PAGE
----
What with the sub-prime mortgage crisis, tumbling house prices and soaring heating costs not to mention that a recession may be just around the corner this ought to be a pretty subdued holiday season. Not so, however, to judge from the way-out Christmas decorations you find in the American front garden.
The US may be slipping in global economic league tables, but when it comes to Christmas lights and Yuletide paraphernalia, it's still the undisputed champion. This habit is driven by individualism and by plain old American excess. Whoever heard of energy waste and global warming?
The trend is not new. Electric Christmas lights are one of America's gifts to civilisation, dating back to 1887, when the vice-president of the Thomas Edison company created a sensation by putting up a tree with 80 individual lights at his home in New York. One thing led to another, until an Arkansas businessman, Jennings Osborne, was staging a show at his three-house estate in Little Rock that used 3.2 million lights, which caused huge local traffic jams every winter as people came to see this American wonder.
Eventually, the neighbours got so fed up they sued, and in 1994 the state's Supreme Court ordered the display be toned down, at which point Osborne donated the whole shebang to Walt Disney World in Florida. But his spirit lives on in millions of front gardens across the country.
Last year, I bought a wire-frame reindeer lit with tiny white bulbs to adorn our front lawn. When I told my son how much I liked it, he got me another. So now we have a pair, and when you turn the lights on, a miniature motor makes their heads bob up and down, as if nuzzling each other as they graze.
Such is my contribution to what is now a $16bn (8bn) a year Christmas decoration industry here. Given the low entry-level cost, you can understand why the sector has boomed. In our local drugstore, a 300-light box costs just $10. Splurge as little as $50, and you've got yourself a small Broadway show. But every trend breeds a hideous mutant, and Christmas decorations are no exception. The hot new items are giant inflatable nativity scenes, Santas and assorted characters who may have as little to do with Christmas as Tom and Jerry. The figures can run to 8ft tall, and cost $300 apiece or more. They can obscure some houses entirely. They are kitschy beyond words, and often downright bizarre.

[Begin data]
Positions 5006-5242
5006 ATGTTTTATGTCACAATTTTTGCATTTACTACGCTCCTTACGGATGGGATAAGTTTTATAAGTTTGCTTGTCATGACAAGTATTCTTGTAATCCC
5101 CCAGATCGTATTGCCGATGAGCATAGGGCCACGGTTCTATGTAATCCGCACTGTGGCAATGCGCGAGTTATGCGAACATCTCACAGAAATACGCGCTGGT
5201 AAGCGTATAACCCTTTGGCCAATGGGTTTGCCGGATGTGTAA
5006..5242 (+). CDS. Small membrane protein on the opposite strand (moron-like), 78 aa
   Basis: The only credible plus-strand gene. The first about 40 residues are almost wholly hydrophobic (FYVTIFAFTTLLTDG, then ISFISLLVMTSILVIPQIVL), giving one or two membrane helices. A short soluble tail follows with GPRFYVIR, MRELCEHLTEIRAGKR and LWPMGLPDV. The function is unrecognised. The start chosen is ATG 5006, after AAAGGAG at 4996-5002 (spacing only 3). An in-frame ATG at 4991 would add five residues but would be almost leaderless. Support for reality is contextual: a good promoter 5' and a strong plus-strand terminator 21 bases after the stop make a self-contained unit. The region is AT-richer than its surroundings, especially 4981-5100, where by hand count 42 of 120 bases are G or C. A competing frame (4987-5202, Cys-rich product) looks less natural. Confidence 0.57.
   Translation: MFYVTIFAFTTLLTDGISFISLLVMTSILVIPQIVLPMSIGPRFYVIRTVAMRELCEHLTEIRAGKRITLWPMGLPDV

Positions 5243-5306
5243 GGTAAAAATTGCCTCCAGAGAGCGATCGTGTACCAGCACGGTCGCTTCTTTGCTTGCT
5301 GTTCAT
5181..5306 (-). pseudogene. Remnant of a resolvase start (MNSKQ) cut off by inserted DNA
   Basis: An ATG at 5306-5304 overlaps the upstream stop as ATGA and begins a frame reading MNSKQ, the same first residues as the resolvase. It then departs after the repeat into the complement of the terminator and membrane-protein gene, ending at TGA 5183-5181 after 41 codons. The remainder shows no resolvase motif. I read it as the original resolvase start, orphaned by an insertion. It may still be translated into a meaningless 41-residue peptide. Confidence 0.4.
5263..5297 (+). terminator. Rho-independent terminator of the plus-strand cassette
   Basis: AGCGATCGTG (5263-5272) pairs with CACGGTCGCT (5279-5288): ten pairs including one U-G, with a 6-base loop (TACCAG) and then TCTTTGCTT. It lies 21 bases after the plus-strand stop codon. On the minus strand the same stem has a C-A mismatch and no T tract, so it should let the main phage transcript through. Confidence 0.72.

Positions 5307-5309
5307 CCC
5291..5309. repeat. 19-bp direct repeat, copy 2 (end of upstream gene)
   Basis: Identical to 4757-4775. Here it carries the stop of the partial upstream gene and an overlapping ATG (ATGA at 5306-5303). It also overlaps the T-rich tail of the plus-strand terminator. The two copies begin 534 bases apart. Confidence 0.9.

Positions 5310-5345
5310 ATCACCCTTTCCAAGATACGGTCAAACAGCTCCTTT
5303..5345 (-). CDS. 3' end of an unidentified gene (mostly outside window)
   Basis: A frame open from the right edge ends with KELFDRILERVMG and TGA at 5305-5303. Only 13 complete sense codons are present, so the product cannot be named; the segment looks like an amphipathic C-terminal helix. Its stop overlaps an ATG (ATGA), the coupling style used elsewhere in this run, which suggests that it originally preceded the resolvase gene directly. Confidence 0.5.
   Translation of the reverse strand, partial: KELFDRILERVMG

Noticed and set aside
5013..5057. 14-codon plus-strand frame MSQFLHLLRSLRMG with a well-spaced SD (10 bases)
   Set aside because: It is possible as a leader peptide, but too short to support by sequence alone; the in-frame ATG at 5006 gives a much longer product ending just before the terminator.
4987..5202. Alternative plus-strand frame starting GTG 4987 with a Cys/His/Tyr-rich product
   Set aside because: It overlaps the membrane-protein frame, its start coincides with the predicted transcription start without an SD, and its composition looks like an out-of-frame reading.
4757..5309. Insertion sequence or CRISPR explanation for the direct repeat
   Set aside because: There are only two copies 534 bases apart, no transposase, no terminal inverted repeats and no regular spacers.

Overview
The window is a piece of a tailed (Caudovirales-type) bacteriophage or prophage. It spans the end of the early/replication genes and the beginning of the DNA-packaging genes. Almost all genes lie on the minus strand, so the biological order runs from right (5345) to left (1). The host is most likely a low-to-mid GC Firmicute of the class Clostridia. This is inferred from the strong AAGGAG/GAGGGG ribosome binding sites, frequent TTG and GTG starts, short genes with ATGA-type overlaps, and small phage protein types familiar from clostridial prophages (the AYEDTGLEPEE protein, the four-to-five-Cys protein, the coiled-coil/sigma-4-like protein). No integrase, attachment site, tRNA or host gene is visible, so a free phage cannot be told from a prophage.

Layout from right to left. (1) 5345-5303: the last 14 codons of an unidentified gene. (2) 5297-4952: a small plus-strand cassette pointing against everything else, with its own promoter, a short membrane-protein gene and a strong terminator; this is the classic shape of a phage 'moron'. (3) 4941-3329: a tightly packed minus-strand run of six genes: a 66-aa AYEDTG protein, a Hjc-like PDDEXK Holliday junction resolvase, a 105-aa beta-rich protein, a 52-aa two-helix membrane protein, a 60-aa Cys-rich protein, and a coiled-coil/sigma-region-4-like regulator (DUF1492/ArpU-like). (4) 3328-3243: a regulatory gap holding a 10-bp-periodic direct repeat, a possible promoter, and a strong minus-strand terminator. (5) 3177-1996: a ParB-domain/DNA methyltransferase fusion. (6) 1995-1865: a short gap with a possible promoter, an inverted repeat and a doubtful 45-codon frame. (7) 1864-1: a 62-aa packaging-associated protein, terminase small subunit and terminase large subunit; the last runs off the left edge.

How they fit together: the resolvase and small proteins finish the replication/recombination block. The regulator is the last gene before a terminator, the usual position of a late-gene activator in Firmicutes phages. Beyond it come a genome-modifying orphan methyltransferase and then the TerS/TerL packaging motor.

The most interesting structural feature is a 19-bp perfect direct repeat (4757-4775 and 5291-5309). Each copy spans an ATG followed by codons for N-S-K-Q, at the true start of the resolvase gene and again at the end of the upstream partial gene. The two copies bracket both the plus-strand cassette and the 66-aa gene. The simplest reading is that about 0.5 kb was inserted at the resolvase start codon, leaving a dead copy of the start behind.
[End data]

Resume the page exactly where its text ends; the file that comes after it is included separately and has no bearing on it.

One lawn not far from us boasts a Santa Claus in a transparent plastic globe evidently inspired by those small ball-shaped ornaments you shake to make snowflakes fly. However, from afar, this unfortunate specimen looks as if he's in one of the those decontamination tents that house people suspected of carrying some dreadful infectious disease. The saving grace is that a new type of criminal vigilante has emerged, touring neighbourhoods and stabbing the inflatable monstrosities.
Such is the buccaneering spirit of Christmas 2007. There's even a website now to track the phenomenon, called www.tackychristmasyards.com, where you can submit photos of the most over-the-top examples. One depicts a variant of my own two-reindeer tableau except that this one has the unfortunate beasts suspended upside down as if they've been shot, with strings of red fairy lights to denote the blood. The thing is in dubious taste but, I have to admit, rather fetching.
The site is all good fun, but it makes you wonder. "What are people doing?" asks Kat Shumar, the Indianapolis woman who launched the site. "With four or five of those inflatables, you've probably spent the equivalent of your monthly mortgage payment." Christmas, she adds, "is a season of minimalism. Too much of anything is not a good thing." Dream on. At this time of year, the concept of excess is unknown. Who cares about mortgages, sub-prime or otherwise, or even foreclosure, when the Christmas lights are on?